Cultural Adaption and It’s Setbacks: When Expats Fall on Their Asses

funny parrot

“How much is the parrot” a woman asked. “Wow, ma’m,” uttered the owner, “this is a very expensive parrot, because he speaks both Spanish and English.” “Oh really? Can you get him to speak in both languages?” “Sure you can. Look, it’s quite simple: If you pull the left leg he speaks English.” And he pulled the parrot’s let leg. “Good morning,” said the bird. “And if you pull the right leg like this, he speaks Spanish.” And the parrot said: “Buenos Dias!” At which point the woman asked: “What happens if you pull both of his legs, will he speak Tex-Mex” “Noooo,” answered the parrot. “I will fall on my ass”.  – Mexican-American Folklore by West, J.O 1988

Well, my expat friends. How about you? Are you still 100% made in America, or are you already part Mexican (or wherever it is you come from and wherever it is you moved). Can you switch between acting the way of your original culture versus the way of your host culture? Research says that expats use four different strategies in terms of cultural adaptation. They are:

  • Integration: you identify with both cultures
  • Assimilation: you fully adapt to the mainstream culture where you live
  • Separation: you fully stick with the non-mainstream culture (in that case your own)
  • Marginalizion: people who feel marginalized are the one’s  who fall on their asses. Those who don’t identify with either culture, struggle with the question who they really are and simply feel lost.

But hey, falling on your ass is okay – we all do. Just make sure that you get up at some point. It all depends much on how you see the two cultures you know: are they contradictory, or do they complement each other?

I personally love to think about this is terms of Ying and Yang. The world consists of opposites, but all opposites also complement each other and create a new whole.  So even if it feels like the Asian culture is completely different from my own, German culture, I feel like there is always a way to make both work together.  For sure I personally haven’t reached the point where I can fully adapt to the Asian way, but at the same time I also do not feel like 100% made in Germany anymore.

What was culture again? Well, Benet-Martinez and Michael W. Morris say that culture is a system of creating meaning, “an associative network of ideas, values, beliefs, and knowledge that is shared by individuals within the same culture”.

Well, this is not a new thought. What is new, however, is that cultural knowledge can be separated into different networks of domain-specific knowledge. In other words: culture is less of one complete worldview, but instead it consists different areas of shared knowledge. This means that multicultural people can be oriented more strongly towards their original culture in one area, but at the same time more strongly towards their host culture in another.

Take me, for example. I used to live with an Indonesian host family for the first year when I came to Indonesia. While I liked them a lot, yes, I even see them as part of my own family, I wasn’t able to develop the collective feeling that Indonesian families have, where the parents take care of their children and protect them. I didn’t really want to be protected – I wanted to be autonomous, just like what I learned back home. Until today, individualism is one of the things I value the most.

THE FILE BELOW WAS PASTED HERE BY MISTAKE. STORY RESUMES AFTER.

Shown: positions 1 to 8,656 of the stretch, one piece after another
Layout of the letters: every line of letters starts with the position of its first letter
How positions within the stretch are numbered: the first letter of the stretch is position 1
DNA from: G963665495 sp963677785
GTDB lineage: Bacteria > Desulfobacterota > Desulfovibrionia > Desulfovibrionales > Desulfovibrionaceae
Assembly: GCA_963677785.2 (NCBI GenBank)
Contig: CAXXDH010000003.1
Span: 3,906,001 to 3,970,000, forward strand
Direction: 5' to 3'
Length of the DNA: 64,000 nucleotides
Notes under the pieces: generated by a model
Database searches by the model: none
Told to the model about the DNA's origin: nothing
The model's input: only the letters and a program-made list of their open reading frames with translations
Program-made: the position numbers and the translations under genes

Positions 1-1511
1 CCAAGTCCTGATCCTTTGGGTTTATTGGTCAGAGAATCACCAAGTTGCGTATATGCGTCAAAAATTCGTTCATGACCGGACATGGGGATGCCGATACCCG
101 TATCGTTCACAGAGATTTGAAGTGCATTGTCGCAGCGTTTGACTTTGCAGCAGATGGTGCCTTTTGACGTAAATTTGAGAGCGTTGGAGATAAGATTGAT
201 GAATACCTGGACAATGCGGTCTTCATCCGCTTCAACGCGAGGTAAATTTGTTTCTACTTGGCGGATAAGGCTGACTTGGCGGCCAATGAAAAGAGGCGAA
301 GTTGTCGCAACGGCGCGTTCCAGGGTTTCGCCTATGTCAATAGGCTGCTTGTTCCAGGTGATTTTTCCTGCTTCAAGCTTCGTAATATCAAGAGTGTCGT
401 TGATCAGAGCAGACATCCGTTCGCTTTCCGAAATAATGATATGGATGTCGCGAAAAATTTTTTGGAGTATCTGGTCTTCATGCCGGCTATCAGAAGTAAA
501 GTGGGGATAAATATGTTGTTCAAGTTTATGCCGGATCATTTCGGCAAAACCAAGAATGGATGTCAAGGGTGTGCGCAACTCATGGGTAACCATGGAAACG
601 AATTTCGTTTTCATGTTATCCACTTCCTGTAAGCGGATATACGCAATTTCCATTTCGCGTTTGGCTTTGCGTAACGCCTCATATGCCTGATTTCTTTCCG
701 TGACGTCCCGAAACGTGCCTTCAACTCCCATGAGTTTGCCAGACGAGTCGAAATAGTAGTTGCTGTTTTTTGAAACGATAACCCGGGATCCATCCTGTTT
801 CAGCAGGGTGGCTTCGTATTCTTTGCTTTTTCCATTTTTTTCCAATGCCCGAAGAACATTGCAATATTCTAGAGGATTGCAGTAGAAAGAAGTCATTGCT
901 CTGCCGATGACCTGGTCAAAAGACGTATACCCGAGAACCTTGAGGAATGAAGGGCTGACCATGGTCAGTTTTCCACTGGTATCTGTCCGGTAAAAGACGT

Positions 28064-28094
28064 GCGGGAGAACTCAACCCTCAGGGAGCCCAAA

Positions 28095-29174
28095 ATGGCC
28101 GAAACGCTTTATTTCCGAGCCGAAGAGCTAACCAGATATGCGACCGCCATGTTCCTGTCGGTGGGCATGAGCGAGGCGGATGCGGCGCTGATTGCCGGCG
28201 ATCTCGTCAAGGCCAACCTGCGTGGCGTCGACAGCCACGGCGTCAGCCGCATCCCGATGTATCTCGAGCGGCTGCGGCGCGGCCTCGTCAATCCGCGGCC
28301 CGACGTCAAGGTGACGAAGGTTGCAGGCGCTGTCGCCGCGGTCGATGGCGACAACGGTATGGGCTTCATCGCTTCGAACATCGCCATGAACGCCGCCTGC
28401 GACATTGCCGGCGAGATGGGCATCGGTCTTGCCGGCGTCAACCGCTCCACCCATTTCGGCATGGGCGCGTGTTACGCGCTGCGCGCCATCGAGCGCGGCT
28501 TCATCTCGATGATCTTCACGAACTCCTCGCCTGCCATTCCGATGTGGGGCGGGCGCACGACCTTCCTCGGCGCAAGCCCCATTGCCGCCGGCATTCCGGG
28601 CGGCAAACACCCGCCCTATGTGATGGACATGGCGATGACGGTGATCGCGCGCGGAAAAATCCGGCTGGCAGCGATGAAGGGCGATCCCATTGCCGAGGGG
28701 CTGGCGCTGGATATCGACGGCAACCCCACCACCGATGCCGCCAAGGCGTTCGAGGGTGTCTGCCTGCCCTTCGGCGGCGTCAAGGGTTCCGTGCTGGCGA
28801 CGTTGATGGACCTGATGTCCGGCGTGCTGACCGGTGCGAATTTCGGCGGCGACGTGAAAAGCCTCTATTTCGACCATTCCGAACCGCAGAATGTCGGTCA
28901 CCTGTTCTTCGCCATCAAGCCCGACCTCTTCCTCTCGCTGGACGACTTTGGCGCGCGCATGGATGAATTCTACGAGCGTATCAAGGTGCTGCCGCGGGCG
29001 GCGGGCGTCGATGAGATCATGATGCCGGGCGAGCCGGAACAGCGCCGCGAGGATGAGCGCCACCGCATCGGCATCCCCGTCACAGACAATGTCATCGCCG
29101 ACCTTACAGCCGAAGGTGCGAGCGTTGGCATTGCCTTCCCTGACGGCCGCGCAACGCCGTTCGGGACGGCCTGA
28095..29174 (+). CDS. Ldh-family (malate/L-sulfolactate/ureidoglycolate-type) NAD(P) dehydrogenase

fitting-in 2

On other dimensions, however, things are different. For instance – I have learned to speak much more indirectly, considering the feelings of the other party, and to be much more flexible in terms of ambiguity. Not everything has to be perfectly planned anymore, like my German nature would tell me. In fact, In this case I have turned into the complete opposite. Almost nothing is planned anymore in my life.

So yes, expats can adapt to the local culture in some ways, but stay more true to their origin in others. Yet the most fascinating fact is this: people who are truly multicultural can be primed to think either way. If you show them a picture of the statue of liberty, American expats will be more likely to act American. But if you show them a picture of a parrot wearing a Mexican Sombrero, they will be more likely to think the Mexican way.

Ehm…that’s nice, but… so what? Well, the amazing thing is that the prime can be just about anything that acts as a cultural symbol. So obviously, somebody who looks Mexican works just fine. So by simply being around Mexican people, an American expat who has developed intercultural competence should be able to adapt their behaviour and think the local way.

Only one question remains: how about you? How much have you adapted to your host culture?

If this topic interests you, I recommend you to read the following journals:

  • Benez-Martinez, Leu, Lee, Morris 2002. Negotiating Biculturalism (special thanks here, their journal inspired me to write this article, including the story of the parrot)
  • Angela-MinhTu Dinh Nguyen 2010. Expatriate Effectiveness and Cultural Intelligence Among Multiculturals and Monoculturals Aborad
  • Hong, Morris, Chiu, Benet-Martinez 2000. Multicultural Minds. A Dynamic Constructivist Approach to Culture and Cognition

 

Tim

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